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Hematol Oncol Clin North Am. 2001 Oct;15(5):867-910.

Retinoid therapy of childhood cancer.

Author information

1
Developmental Therapeutics Section, Division of Hematology-Oncology, Children's Hospital of Los Angeles, University of Southern California, Keck School of Medicine, Los Angeles, California, USA. preynolds@chla.usc.edu

Abstract

In vitro studies that showed RA could cause growth arrest and differentiation of myelogenous leukemia and neuroblastoma led to clinical trials of retinoids in APL and neuroblastoma that increased survival for both of those diseases. In the case of APL, ATRA has been the drug of choice, and preclinical and clinical data support direct combinations of ATRA with cytotoxic chemotherapy. For neuroblastoma, a phase I study defined a dose of 13-cis-RA, which was tolerable in patients after myeloablative therapy, and a phase III trial that showed postconsolidation therapy with 13-cis-RA improved EFS for patients with high-risk neuroblastoma. Preclinical studies in neuroblastoma indicate that ATRA or 13-cis-RA can antagonize cytotoxic chemotherapy and radiation, so use of 13-cis-RA in neuroblastoma is limited to maintenance after completion of cytotoxic chemotherapy and radiation. A limitation on the antitumor benefit of ATRA in APL is the marked decrease in drug levels that occurs during therapy as a result of induction of drug metabolism, resulting in a shorter drug half-life and decreased plasma levels. Although early studies sought to overcome the pharmacologic limitations of ATRA therapy in APL, the demonstration that ATO is active against APL in RA-refractory patients has led to a focus on studies employing ATO. Use of 13-cis-RA in neuroblastoma has avoided the decreased plasma levels seen with ATRA. It is likely that recurrent disease seen during or after 13-cis-RA therapy in neuroblastoma is due to tumor cell resistance to retinoid-mediated differentiation induction. Studies in neuroblastoma cell lines resistant to 13-cis-RA and ATRA have shown that they can be sensitive, and in some cases collaterally hypersensitive, to the cytotoxic retinoid fenretinide. Fenretinide induces tumor cell cytotoxicity rather than differentiation, acts independently from RA receptors, and in initial phase I trials has been well tolerated. Clinical trials of fenretinide, alone and in combination with ceramide modulators, are in development.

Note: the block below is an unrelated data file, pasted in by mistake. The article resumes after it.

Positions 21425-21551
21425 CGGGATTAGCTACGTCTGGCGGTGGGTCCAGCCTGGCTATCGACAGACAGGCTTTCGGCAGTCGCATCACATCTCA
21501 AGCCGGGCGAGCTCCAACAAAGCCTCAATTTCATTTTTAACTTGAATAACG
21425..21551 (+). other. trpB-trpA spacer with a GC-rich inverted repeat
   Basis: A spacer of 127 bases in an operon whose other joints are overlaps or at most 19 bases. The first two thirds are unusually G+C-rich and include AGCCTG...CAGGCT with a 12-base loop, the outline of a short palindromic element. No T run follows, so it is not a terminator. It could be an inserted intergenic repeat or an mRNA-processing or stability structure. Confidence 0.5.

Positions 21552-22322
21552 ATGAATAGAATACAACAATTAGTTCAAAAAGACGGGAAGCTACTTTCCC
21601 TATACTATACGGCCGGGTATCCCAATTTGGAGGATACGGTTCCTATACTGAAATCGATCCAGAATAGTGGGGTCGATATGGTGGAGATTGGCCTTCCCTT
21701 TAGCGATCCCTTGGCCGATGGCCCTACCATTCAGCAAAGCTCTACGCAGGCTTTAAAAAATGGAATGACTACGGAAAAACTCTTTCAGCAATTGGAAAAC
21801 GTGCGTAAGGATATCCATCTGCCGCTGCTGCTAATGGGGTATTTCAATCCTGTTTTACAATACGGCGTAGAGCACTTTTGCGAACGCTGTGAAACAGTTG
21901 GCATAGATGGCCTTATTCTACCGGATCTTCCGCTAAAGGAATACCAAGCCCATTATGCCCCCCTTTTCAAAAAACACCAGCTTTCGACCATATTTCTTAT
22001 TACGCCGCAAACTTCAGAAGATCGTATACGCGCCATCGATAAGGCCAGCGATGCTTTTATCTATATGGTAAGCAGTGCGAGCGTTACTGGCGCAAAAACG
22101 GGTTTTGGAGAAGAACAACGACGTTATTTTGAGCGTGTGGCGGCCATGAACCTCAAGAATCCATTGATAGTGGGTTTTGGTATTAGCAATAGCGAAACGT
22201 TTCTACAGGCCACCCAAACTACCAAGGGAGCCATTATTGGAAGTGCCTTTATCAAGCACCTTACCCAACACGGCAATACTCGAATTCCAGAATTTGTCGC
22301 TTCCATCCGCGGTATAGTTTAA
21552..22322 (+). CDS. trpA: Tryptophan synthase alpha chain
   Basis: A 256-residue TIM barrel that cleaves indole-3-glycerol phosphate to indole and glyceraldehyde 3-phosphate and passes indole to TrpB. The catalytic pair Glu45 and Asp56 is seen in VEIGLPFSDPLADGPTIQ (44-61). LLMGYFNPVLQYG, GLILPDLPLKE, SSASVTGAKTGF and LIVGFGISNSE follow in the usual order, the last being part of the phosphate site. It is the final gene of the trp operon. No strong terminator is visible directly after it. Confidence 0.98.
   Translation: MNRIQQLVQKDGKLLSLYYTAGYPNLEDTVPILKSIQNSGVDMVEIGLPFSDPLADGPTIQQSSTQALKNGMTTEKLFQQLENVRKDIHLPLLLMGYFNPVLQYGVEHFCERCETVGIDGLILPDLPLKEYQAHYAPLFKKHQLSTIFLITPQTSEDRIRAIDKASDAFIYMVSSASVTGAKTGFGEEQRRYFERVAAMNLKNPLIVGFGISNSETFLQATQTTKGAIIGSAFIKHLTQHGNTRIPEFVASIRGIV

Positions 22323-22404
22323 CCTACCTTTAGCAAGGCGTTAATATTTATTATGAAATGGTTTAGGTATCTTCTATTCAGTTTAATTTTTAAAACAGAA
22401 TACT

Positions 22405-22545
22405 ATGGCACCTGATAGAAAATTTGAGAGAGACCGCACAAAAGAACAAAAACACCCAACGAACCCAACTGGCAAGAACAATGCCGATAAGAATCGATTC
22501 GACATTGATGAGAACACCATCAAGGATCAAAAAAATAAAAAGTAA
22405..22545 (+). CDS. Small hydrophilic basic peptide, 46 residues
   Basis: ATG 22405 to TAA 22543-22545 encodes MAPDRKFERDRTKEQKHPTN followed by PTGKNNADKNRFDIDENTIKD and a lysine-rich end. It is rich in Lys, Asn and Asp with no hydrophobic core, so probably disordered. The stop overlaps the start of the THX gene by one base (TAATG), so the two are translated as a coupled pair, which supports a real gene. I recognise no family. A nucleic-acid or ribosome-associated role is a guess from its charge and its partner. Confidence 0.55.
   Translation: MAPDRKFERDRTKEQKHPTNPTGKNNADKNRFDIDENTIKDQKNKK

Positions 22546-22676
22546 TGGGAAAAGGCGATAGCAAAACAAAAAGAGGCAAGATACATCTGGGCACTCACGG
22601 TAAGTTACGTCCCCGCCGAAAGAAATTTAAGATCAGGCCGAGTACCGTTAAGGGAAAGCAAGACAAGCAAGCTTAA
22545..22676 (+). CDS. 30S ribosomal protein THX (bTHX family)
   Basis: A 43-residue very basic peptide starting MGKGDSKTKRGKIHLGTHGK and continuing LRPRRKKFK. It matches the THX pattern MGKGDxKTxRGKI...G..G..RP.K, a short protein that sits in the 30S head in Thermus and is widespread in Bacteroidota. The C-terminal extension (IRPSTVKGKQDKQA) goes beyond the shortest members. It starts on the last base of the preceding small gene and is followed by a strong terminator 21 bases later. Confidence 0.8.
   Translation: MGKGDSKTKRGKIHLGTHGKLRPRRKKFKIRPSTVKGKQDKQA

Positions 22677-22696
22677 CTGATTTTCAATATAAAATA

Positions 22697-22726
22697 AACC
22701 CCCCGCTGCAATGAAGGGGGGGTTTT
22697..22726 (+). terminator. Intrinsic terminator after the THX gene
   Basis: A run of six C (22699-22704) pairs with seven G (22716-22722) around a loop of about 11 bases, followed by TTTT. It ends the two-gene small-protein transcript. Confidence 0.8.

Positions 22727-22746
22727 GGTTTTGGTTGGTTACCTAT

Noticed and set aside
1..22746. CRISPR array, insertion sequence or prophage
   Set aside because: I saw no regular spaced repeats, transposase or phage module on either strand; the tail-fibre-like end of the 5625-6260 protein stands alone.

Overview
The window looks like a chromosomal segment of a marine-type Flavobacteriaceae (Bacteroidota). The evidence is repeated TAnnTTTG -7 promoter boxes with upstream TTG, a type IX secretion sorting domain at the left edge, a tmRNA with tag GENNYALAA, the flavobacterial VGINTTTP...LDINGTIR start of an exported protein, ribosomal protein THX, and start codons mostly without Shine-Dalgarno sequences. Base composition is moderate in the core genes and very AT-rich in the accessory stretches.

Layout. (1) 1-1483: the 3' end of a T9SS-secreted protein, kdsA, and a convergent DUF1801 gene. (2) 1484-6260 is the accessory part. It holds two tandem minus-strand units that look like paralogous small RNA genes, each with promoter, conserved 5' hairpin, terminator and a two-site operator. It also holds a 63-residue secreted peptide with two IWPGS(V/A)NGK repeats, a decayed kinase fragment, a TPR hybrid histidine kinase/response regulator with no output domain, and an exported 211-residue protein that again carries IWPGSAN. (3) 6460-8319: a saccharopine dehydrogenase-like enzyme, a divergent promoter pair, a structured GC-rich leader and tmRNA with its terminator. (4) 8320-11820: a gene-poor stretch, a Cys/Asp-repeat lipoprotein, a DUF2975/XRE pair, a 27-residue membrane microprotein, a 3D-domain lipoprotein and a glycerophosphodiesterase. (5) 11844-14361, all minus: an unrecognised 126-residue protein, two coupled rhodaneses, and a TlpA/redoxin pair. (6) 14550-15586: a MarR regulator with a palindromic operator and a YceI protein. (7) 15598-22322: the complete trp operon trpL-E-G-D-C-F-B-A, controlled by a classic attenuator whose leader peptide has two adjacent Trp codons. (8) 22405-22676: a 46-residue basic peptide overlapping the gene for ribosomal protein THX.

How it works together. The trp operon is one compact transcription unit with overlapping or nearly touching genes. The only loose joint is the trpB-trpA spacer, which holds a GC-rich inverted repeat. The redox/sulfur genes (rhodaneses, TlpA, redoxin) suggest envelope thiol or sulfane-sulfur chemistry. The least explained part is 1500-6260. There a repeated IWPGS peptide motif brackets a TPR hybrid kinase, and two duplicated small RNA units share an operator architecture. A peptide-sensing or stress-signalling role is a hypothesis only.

PMID:
11765378
DOI:
10.1016/s0889-8588(05)70256-2
[Indexed for MEDLINE]

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